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Crude, gold drive trade as agri futures decline

Crude, gold drive trade as agri futures decline
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First Published: Sun, Jun 15 2008. 10 20 PM IST
Updated: Sun, Jun 15 2008. 10 20 PM IST
Kochi: Gold and crude oil have been driving rising volumes in commodity futures, but traders have mostly stayed away from agricultural futures because of the proposed commodity turnover tax, or CTT as well as a ban on trading in some important commodities.
India has proposed CTT on the lines of the securities transaction tax in the Budget for 2008-09. In May, it suspended futures trading in soya oil, rubber, potato and channa (chickpea) for four months, adding to its early 2007 ban on rice, wheat, tur (pigeon pea) and urad (black gram). As a result, about 25-30% of the investors in domestic commodity markets have withdrawn, according to a cross-section of brokerages contacted by Mint.
Trade volumes between January and May on the Multi Commodity Exchange (MCX), the National Commodities and Derivatives Exchange and the National Multi-Commodities Exchange increased to about Rs39.2 trillion from Rs29.9 trillion in the year-ago period.
Gold and crude oil have been driving rising volumes in commodity futures, but traders have mostly stayed away from agricultural futures because of the proposed commodity turnover tax, or CTT as well as a ban on trading in some important commodities.
India has proposed CTT on the lines of the securities transaction tax in the Budget for 2008-09. In May, it suspended futures trading in soya oil, rubber, potato and channa (chickpea) for four months, adding to its early 2007 ban on rice, wheat, tur (pigeon pea) and urad (black gram). As a result, about 25-30% of the investors in domestic commodity markets have withdrawn, according to a cross-section of brokerages contacted by Mint.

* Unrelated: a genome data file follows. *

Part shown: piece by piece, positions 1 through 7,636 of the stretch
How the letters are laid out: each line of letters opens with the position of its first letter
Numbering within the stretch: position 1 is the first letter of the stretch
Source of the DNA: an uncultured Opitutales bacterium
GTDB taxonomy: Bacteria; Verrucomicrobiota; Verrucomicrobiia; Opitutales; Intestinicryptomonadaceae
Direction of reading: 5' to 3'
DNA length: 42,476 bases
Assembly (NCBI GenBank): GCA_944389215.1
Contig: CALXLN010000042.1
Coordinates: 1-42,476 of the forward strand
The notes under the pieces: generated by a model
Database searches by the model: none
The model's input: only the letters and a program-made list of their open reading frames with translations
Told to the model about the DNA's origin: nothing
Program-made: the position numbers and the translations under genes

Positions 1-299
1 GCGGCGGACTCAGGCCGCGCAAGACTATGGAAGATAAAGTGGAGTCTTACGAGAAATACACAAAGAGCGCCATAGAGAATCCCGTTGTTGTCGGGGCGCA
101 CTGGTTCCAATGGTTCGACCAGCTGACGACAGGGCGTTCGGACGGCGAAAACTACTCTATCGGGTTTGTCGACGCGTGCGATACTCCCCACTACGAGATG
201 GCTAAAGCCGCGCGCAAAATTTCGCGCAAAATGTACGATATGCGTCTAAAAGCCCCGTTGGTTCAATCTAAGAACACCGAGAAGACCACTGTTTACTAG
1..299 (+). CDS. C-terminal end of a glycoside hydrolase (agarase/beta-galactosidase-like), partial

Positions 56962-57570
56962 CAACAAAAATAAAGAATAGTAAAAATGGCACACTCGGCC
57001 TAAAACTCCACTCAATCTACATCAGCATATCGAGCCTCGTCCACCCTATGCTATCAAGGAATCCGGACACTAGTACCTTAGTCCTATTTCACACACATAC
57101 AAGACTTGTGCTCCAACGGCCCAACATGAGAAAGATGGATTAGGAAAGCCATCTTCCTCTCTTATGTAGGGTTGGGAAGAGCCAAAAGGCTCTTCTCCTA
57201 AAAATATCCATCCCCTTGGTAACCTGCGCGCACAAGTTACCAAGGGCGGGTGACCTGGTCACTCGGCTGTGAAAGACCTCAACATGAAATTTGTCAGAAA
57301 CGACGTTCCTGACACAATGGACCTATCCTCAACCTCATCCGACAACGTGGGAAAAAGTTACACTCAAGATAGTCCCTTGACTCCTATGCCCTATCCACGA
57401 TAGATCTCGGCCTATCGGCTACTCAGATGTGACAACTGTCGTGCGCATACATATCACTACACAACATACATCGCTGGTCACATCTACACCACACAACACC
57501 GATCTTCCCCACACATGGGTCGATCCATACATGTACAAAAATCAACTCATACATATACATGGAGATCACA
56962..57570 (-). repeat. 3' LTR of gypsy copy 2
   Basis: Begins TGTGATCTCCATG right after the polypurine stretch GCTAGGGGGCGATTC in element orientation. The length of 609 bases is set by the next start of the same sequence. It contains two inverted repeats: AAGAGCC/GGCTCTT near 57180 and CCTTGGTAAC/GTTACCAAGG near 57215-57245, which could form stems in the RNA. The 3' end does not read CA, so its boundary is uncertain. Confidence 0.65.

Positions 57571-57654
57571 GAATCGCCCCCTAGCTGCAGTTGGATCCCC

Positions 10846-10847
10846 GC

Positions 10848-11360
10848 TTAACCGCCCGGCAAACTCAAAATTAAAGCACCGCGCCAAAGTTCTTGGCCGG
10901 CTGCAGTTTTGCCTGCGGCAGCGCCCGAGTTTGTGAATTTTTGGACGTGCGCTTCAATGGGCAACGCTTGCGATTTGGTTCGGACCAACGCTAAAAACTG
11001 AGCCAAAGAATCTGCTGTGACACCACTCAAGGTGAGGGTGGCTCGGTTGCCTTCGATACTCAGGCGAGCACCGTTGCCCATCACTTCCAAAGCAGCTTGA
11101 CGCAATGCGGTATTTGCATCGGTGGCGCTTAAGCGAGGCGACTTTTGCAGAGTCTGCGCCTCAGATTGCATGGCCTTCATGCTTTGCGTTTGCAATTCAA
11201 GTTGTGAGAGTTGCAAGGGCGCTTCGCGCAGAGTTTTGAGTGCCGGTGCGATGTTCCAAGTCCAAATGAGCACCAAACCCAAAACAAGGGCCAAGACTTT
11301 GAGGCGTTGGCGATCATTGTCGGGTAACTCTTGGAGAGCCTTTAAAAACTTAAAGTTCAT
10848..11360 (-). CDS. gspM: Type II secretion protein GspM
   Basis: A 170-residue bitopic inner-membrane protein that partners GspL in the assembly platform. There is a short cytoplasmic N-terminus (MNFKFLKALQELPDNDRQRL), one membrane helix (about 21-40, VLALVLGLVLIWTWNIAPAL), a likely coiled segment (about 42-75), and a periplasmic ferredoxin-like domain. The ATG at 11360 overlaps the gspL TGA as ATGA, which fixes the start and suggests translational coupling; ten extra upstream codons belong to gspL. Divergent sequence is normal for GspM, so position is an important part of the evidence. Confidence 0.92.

Trade volumes between January and May on the Multi Commodity Exchange (MCX), the National Commodities and Derivatives Exchange and the National Multi-Commodities Exchange increased to about Rs39.2 trillion from Rs29.9 trillion in the year-ago period.
The rise on MCX was mainly because of the interest shown in crude oil and gold, said Joseph Massey, its managing director and chief executive. “But the sentiments of the commodity markets are generally not bullish,” he added.
Corporate houses have been active in international markets. The Reserve Bank of India (RBI) has allowed companies to hedge risks on international exchanges such as the London Metals Exchange and the Chicago Board of Trade.
“It is sad that the government bans futures trade in wheat but allows the Food Corporation of India to hedge its risk on an international exchange,” said B.C. Khatua, chairman of Forward Markets Commission. The commodity markets regulator has taken up the issue with RBI and is awaiting a reply, he added.
“Sadly, when global commodity markets are thinking in terms of growth, the Indian commodity market is still struggling for survival,” said Manoj Choudhary, head of the commodities wing at domestic brokerage Karvy Comtrade Ltd.
Companies in India buy or sell commodities in rupees and hedge their price risks in dollars. This protects them from commodity price fluctuations, but creates another risk in exchange rate fluctuations.
Such hedging is usually done by large companies as the high costs involved distances smaller and medium enterprise players from international exchanges, said Shailendra Kumar, head of brokerage Sharekhan Commodities Pvt. Ltd.
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First Published: Sun, Jun 15 2008. 10 20 PM IST